My most recent show, was a Solo Exhibition in Atlanta, Ga at APACHE Café. The office manager of the Café had been in Raleigh a couple of years before speaking poetry at an event I was covering. Later I sent her a piece I had completed of her and she loved it. She suggested that I showcase some work there. At the time, I had really just started delving into this more creative and textured side of my work, so I had no real portfolio to showcase. Fast forward two years, I had a host of work and after coming off two international shows, I really wanted to do something domestically and preferably closer to home. I remembered that conversation and wondered if she would still be interested in showcasing my work. So I reached out and she was on-board. She put me in touch with the curator for the café and we were off. Automatically, the talk was about a solo show and to make it happen, I had to have at least 20-30 pieces. Well I certainly had that, now it was a matter of selection. I have to tell though, everything was and had happened so quickly, I was in shock and had to take a minute to catch my breathe. Over the course of the next months, I curated my own work and came up 20 pieces. After many conversations, it was all set and SUSPENSION: Sound and Emotion of Music was set to open with an Artist Talk on April 25th. We delivered the work for installation the week before and came back the following Monday for Opening Night. Overall the show was a success and it definitely has driven me to do more to get my work out to the masses.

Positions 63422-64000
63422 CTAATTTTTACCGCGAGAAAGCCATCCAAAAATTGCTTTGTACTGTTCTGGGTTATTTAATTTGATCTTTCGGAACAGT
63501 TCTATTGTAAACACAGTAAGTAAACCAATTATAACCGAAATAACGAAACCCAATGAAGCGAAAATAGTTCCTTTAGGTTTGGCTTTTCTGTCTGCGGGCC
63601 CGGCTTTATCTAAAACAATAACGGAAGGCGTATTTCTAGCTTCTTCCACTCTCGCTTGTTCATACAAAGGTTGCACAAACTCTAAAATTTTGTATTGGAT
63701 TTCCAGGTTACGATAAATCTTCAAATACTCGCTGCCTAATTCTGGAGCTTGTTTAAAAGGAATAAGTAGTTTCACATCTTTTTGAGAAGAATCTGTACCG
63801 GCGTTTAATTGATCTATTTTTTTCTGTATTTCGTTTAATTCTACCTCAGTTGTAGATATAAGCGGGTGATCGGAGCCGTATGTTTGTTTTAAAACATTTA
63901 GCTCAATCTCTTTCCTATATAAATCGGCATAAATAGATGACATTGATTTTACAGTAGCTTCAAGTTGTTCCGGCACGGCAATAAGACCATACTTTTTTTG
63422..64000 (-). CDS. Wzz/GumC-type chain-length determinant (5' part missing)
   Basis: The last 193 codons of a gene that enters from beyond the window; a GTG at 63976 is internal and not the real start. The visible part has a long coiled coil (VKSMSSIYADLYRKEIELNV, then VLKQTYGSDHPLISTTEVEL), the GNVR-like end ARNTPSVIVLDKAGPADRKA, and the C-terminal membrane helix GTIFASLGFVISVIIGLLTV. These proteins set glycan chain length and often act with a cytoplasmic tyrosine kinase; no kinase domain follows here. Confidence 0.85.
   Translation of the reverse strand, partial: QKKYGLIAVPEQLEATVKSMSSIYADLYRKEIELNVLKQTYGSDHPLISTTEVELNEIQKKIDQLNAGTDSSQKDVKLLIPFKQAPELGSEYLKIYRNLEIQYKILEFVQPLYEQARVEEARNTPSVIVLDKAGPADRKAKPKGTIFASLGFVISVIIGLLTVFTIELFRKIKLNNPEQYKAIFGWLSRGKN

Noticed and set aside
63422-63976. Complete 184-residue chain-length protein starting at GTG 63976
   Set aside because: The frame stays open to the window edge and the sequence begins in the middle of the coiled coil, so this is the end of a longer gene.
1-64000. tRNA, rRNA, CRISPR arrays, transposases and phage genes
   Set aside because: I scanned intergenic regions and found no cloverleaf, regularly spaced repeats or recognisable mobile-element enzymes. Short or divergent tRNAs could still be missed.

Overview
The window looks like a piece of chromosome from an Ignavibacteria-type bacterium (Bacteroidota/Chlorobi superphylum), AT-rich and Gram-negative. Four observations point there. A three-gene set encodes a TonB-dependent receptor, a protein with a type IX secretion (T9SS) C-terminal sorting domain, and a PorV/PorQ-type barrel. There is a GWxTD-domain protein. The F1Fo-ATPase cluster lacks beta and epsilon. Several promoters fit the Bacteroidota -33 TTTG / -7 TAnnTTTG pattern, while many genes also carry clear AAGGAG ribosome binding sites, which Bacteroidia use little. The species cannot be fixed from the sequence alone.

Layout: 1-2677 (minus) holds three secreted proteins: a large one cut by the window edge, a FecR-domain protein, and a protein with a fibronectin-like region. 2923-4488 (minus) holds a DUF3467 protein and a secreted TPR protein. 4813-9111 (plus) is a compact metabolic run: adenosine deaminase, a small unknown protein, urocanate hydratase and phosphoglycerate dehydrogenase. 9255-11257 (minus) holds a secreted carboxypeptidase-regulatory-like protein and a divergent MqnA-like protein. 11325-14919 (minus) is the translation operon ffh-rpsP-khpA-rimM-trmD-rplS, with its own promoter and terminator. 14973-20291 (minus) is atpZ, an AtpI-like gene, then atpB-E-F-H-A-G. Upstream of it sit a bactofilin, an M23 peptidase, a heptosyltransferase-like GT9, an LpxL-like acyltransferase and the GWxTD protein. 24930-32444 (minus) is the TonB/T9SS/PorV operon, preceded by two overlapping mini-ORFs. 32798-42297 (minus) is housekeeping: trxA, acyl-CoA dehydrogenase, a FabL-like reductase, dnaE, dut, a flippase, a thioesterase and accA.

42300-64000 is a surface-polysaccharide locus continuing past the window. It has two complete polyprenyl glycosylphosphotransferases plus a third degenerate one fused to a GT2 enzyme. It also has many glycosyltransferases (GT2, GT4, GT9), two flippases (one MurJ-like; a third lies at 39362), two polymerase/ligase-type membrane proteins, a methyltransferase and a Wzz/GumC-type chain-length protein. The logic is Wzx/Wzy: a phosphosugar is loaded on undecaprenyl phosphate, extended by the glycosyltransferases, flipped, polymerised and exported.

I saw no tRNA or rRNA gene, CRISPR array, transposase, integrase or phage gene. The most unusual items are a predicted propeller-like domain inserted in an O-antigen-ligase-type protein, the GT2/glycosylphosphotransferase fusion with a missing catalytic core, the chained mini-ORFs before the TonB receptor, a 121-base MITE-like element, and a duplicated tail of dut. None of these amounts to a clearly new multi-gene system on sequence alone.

I have a couple of things I'm working on; they are still in the beginning stages of development, but there is definitely more to come … in the near and not so distant future.
AL - What is the process involved in converting your photographs into unique pieces of art?
CF - What I can tell you is at the base of the majority of pieces, is a photograph that I have personally shot at a live performance and a very small percentage from an iPhone shot captured from my tv. I can also tell you that the process is quite like painting, for me. While there are no “literal” brush strokes, there are figurative strokes made with my mouse. I add, shape, shift and color until I feel the piece is complete. There have been times, when for all intents and purposes, a piece was complete or on its way to completion, but it simply did not delivery the moment or the feeling of that moment, so I'll scrap it and start from scratch.
I can tell you that each piece is about a memory of moment that I was able to suspend through my lens; that's what I build on, that image …that moment. Sometimes I listen to the Artist’s music, in an effort to get back to that zone. Then, there are other times I feel the energy of their suspended animation and that guides me through completion.
AL - Who has been your favourite artist to shoot in concert and why?
CF - Wow! That's a tough one. I absolutely LOVE Artists who are animated. That animation feeds my creativity. It also plays a major part in the process because most of my work is portraiture. So Artists like: Ledisi, Avery Sunshine, Chris Turner, Jesse Boykins III, Kobie Watkins, Grace Jones, Ty Taylor, YahZarah and Gary Clark Jr deliver that type of animation where I can get lost in the creativity of their respective pieces. But if I had to choose one, I would say Grace Jones, if for no other reason … she - is - LEGENDARY! An opportunity like that usually only comes around once in a lifetime, especially the more “graceful”, s/he becomes or when they have more or less faded into obscurity. So you jump at the opportunities and do everything within your power to be in that space … in that time … to make your mark.
Find out more of the work of Cathy Foreman below:
Twitter - www.twitter.com/reflectionsxcf
Website - www.reflectionsbycathyforeman.com
Instagram - https://www.instagram.com/reflectionsxcf/